|Putin meeting with the players after the match. Image: Reuters. Israel Hayom, 1/6/2012, p. 21|
Well, it's over, and Gelfand lost the match in the play-off to Anand. It is always a problem to decide whether such quick-finish play-offs mean anything, chess-wise. Still, perhaps they are the best of a bad lot: the possibility of an interminable championship until one of the players collapses from exhaustion means even less, chess-wise speaking, and is much more costly and less interesting to the spectators.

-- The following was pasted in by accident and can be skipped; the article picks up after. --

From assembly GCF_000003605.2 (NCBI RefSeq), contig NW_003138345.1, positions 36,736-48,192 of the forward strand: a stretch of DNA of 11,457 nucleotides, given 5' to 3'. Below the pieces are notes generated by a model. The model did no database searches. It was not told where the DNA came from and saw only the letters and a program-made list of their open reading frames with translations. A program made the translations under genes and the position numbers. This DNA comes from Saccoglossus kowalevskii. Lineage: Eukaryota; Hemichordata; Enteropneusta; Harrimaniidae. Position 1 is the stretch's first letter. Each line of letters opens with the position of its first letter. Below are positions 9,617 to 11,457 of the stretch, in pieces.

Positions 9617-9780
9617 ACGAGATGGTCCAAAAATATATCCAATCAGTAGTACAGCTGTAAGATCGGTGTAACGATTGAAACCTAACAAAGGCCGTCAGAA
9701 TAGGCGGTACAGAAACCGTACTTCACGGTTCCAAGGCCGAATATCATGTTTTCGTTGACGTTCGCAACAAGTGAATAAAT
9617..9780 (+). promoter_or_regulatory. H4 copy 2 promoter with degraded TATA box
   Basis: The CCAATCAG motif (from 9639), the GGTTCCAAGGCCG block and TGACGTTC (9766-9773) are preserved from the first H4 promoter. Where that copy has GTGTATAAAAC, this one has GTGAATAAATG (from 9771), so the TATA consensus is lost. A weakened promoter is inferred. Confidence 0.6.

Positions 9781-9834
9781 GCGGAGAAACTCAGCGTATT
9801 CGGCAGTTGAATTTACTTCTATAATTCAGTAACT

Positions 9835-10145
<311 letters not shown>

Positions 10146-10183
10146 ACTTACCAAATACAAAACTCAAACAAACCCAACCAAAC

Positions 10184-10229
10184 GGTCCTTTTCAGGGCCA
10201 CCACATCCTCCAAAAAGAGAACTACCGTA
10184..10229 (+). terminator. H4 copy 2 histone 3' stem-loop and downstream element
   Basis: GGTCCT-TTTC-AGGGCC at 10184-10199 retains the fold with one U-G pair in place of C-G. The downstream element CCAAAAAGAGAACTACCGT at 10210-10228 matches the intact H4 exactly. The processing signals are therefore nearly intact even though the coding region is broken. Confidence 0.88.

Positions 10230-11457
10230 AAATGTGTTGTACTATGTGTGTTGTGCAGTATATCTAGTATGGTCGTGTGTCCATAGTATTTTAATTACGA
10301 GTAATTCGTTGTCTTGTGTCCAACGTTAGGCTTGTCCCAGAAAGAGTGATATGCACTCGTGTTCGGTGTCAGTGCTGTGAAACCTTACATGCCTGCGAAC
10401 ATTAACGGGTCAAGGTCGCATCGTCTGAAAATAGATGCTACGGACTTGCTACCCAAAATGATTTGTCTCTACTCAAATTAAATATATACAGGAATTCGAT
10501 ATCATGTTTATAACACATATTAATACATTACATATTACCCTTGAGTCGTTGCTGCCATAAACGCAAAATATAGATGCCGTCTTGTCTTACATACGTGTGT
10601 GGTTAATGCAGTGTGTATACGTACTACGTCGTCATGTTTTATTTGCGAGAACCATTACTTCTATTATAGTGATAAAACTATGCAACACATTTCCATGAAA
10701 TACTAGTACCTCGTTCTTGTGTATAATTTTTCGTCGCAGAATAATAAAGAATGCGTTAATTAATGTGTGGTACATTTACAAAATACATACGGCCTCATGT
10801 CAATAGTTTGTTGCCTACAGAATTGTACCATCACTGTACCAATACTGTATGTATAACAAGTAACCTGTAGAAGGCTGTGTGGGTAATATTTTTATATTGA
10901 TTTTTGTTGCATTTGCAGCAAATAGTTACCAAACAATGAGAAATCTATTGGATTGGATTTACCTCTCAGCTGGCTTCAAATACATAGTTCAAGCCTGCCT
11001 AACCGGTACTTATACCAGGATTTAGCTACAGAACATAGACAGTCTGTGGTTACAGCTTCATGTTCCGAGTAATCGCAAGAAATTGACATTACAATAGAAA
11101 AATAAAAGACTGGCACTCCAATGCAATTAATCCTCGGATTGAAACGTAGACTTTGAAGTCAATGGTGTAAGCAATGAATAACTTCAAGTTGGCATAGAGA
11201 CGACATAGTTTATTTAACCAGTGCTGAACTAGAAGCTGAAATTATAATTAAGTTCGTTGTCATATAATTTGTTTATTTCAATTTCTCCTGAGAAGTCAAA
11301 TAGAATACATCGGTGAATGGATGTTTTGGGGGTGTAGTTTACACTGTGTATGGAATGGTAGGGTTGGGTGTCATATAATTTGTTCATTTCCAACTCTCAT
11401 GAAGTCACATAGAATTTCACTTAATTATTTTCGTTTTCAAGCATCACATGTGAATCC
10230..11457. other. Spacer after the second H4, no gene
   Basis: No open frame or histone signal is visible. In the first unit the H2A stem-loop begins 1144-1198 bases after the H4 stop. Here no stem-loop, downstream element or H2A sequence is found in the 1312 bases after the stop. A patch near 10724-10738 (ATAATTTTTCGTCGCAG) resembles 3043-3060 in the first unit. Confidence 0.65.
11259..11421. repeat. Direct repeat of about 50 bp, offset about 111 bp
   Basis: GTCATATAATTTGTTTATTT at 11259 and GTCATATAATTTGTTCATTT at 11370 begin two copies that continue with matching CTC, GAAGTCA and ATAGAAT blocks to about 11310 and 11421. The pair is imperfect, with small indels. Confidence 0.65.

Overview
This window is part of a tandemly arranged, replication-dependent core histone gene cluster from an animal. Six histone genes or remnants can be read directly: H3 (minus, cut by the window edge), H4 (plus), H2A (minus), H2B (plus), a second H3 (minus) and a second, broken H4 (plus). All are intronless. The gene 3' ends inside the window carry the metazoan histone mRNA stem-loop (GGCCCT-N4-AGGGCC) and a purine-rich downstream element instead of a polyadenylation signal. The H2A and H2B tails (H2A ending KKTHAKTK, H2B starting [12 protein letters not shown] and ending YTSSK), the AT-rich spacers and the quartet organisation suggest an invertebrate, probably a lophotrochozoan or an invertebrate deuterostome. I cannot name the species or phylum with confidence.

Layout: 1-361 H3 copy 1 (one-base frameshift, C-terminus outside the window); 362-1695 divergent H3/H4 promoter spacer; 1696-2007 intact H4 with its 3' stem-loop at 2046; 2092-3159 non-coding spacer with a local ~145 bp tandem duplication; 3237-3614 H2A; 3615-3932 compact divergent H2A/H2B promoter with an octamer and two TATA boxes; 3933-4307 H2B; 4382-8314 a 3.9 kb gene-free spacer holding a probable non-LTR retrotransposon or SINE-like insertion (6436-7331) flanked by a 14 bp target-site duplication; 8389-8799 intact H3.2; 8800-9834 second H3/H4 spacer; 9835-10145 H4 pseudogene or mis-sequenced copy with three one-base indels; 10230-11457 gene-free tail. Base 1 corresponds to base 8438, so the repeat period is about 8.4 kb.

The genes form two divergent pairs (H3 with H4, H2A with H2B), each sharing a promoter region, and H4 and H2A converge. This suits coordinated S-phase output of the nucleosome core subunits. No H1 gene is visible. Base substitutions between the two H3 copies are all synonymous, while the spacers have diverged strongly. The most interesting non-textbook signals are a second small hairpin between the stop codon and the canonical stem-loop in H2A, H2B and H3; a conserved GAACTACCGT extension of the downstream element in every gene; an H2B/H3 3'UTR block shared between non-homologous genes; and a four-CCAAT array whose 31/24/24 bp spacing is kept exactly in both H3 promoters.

Nevertheless, he did far better than most people expected. To the Israeli press' credit, for once there was significant interest in chess, including daily coverage in most newspapers, daily caricatures about the match in most newspapers, and so on. Ronen Dorfman went to Russia as a special correspondent for the daily Israel Hayom, for example. Above is a photo from today's edition of Dorfman's column, where he interviews Gelfand about his ideas of making chess popular, with Putin greeting both players after the match. Let us hope this leads to some higher popularity for the game -- and chess in general -- in Israel.